Hello from Tokyo’s hostel, UNPLAN Kagurazaka.
Today we’d like to explain what a hostel is and how to use it.
First of all, there is one similar word to “hostel” called “guesthouse.” Have you ever heard this word before?
These two words are used almost interchangeably in Japan. There is no distinct difference in their definitions.
A few things they have in common are that they both supply simple amenities and the minimum required amount of facilities to guests. You can also stay at both of them for a very low price. Both guesthouses and hostels create a space where guests can easily meet and communicate with other guests.
One difference between the two is that guest houses tend to have more rooms, and each room normally only accommodates around 4 to 6 people.
Hostels usually have fewer rooms, with a bunch of beds (often-times bunk beds) lined up inside of them. These rooms are called “dormitories.”
At UNPLAN Kagurazaka, we have 4 dormitories, which include both female-only and mixed dormitories. Each room has 15 or more beds inside.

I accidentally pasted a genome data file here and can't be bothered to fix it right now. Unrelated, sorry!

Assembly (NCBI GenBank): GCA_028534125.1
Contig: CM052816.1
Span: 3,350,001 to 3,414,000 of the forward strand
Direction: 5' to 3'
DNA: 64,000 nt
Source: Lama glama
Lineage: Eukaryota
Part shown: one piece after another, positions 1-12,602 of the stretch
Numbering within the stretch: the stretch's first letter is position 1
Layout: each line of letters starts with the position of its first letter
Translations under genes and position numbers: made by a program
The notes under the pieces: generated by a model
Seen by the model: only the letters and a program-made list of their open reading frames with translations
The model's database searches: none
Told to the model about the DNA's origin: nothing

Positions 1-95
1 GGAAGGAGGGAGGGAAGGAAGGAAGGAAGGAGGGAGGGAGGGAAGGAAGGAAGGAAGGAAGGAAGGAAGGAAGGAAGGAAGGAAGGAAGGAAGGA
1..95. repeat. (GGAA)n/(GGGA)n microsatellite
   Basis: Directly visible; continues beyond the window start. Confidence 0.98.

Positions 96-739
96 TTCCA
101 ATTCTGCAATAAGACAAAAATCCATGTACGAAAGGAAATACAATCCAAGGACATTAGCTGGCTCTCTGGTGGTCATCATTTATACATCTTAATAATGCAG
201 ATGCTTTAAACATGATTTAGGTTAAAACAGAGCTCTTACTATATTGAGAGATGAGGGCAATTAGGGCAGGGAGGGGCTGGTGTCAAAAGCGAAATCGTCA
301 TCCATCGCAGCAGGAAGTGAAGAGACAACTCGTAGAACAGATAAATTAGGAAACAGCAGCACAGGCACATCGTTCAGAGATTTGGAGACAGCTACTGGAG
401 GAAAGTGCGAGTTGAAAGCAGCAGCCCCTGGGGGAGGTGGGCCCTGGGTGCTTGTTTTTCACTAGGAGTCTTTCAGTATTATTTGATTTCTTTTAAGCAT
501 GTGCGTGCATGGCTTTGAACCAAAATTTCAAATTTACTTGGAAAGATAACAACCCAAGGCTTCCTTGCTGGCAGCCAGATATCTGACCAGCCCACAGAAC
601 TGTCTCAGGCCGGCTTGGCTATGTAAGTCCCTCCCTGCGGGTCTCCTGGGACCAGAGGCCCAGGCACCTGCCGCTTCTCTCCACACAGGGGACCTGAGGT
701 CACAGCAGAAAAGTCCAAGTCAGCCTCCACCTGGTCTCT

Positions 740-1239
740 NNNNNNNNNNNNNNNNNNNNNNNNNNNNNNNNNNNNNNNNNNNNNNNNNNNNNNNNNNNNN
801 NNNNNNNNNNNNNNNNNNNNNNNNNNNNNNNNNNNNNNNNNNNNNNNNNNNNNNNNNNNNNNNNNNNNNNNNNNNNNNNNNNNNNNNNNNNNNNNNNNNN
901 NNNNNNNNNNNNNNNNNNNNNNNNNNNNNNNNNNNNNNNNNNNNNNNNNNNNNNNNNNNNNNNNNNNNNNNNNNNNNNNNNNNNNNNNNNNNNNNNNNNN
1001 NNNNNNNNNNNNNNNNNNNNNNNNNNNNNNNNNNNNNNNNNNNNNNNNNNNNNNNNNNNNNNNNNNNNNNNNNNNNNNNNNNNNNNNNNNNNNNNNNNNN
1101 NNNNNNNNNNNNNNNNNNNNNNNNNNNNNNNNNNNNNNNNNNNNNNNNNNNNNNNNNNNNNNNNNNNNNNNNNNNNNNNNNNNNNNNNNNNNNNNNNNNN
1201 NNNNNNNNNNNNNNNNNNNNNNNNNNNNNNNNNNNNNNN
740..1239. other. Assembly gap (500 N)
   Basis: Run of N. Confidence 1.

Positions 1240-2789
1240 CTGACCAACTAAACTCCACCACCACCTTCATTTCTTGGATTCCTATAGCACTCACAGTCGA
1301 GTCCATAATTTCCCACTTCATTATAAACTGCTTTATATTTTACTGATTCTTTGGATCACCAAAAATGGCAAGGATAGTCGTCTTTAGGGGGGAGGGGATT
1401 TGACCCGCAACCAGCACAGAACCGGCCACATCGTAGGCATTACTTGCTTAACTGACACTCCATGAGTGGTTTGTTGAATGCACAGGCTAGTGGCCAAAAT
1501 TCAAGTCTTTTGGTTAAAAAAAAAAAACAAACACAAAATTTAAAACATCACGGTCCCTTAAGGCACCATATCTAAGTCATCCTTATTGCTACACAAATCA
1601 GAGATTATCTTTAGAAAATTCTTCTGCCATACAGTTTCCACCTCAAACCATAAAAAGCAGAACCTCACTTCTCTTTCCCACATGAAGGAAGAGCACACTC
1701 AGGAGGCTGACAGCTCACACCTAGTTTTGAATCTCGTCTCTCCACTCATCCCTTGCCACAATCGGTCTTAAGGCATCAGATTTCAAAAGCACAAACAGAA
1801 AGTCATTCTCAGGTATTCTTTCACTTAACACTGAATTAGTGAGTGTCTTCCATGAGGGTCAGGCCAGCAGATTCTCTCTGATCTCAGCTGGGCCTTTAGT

Also guests can use rooftop. You can take a lunch and break.
On the 3rd floor, we have a common room, where our guests can gather and eat together, or watch TV.
Our 1st floor is a café and lounge, often used by people living or working in the Kagurazaka area. We recommend our café, where you can experience the atmosphere of Kagurazaka.
UNPLAN also has a computer available for guests to use, free of charge.
For a small charge, guests can use our laundry, towels, and other amenities; so they can pack light when they come to stay at UNPLAN.
Even after guests check out of UNPLAN, they can leave their luggage with us for the day. They can also leave their luggage with us on days they don’t stay at UNPLAN for 400 yen per night.
UNPLAN welcomes anyone, and we look forward to meeting all of our visito